Feminartsy: the power of creative women in Canberra

Pictured: speaking with legends Cait Elizabeth, Ruth O’Brien and Lucy Hutchens! Photos by Siobhan Clair

I wrote this piece recently for a Feminartsy event on the power of creative women in Canberra:

I do poetry, but I also work as an academic/advocate on the NDIS.

I do both part time, and these days frankly work takes up more of my time than my creative pursuits. However, I keep it going despite this.

So why split myself?

I think that the notion of power, and the power of creativity is key to the reason that I split myself between these main pursuits.

Power is shifty. Power is such that you can hold or wield it in some settings and it’s completely useless in others. It’s very context dependent.

For me, the creative space is my chance to be myself without the pressures that capitalism places on us to exchange our labour for money. It’s a chance to explore my own mind, be my own boss, and show others who I am.

But when I ask myself what it means to do something worthwhile with my time, I can’t fully say that it is though creative work. They are both powerful in some spaces, and in others they are completely useless.

So, when we’re meeting with the Department of Social Service and the NDIA, I’m not reading them a poem. Ok, that’s really obvious. Art has little power here. Instead I’m drawing on our research, combining my thoughts with my supervisor Gemma Carey, and trying to put forward a case for the constant consideration of equity in the way that disability support is done at the moment. It’s a really important issue that I couldn’t walk away from.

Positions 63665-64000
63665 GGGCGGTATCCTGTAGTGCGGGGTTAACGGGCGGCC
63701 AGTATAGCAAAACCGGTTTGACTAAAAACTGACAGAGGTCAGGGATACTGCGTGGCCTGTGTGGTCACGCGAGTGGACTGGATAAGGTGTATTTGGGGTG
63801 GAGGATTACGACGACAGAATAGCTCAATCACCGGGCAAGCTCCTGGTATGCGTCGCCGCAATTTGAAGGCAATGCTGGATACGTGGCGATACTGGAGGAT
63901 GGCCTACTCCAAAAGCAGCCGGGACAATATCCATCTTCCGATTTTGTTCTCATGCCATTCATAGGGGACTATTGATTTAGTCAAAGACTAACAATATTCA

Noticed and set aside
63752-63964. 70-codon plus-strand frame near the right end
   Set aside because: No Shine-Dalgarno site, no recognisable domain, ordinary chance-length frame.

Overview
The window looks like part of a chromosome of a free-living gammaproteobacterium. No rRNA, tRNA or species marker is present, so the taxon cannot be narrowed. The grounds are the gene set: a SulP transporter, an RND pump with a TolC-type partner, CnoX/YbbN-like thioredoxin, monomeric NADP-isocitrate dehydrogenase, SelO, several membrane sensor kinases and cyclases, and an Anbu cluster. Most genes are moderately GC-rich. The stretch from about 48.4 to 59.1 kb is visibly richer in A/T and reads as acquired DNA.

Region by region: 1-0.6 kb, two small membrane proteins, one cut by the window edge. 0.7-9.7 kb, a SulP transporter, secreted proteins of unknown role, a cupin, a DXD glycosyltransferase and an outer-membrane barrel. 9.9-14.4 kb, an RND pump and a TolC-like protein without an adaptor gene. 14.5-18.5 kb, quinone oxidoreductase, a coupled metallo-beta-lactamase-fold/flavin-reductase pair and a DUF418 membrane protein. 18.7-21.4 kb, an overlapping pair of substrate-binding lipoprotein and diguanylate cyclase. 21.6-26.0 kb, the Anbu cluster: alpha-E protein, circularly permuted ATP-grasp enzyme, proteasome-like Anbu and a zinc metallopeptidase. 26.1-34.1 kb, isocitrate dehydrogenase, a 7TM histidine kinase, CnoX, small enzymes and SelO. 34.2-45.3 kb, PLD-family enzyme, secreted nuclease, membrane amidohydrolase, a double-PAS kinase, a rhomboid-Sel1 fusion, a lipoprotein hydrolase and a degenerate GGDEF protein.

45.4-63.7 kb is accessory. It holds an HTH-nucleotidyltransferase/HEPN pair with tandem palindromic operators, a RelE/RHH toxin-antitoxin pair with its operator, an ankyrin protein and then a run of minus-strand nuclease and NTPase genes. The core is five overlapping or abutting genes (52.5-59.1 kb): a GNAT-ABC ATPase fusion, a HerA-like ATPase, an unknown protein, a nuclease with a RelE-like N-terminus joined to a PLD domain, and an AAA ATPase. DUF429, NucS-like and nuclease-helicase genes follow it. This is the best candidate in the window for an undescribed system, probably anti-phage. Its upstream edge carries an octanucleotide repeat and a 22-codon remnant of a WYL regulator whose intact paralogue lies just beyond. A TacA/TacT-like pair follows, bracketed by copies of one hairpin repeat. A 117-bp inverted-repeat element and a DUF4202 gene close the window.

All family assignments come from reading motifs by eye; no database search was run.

Similarly, when I’m writing poetry or on a stage performing, I’m not giving a spiel about market theory and inequity in the NDIS. It’s not likely to remind people of a life worth living, which is what I would hope from art.

The power of creative women in Canberra is much the same, in some spaces creative women have power, the power to shift people, to connect emotionally, to challenge ideas creatively, perhaps to give people confidence and offer affirmation to people who don’t always get affirmed. People who have to live with racism, homophobia, misogyny, ableism and so on.

But in other settings that power really won’t shift much. But that’s ok, that is the nature of power, it’s very hard to be powerful in lots of different contexts.

When I reflect on my time as a creative person, I think of the community that I found myself in. The power of a creative life doesn’t have to be realised on stage, or in a creative document (recording, poem, song, CD, painting), it can also be in the form of community.

A few years ago I would meet with some female poets and musicians to share our poems and try to make music that fits them. But it wasn’t just that, we explicitly made the space a space that could support vulnerability and openness.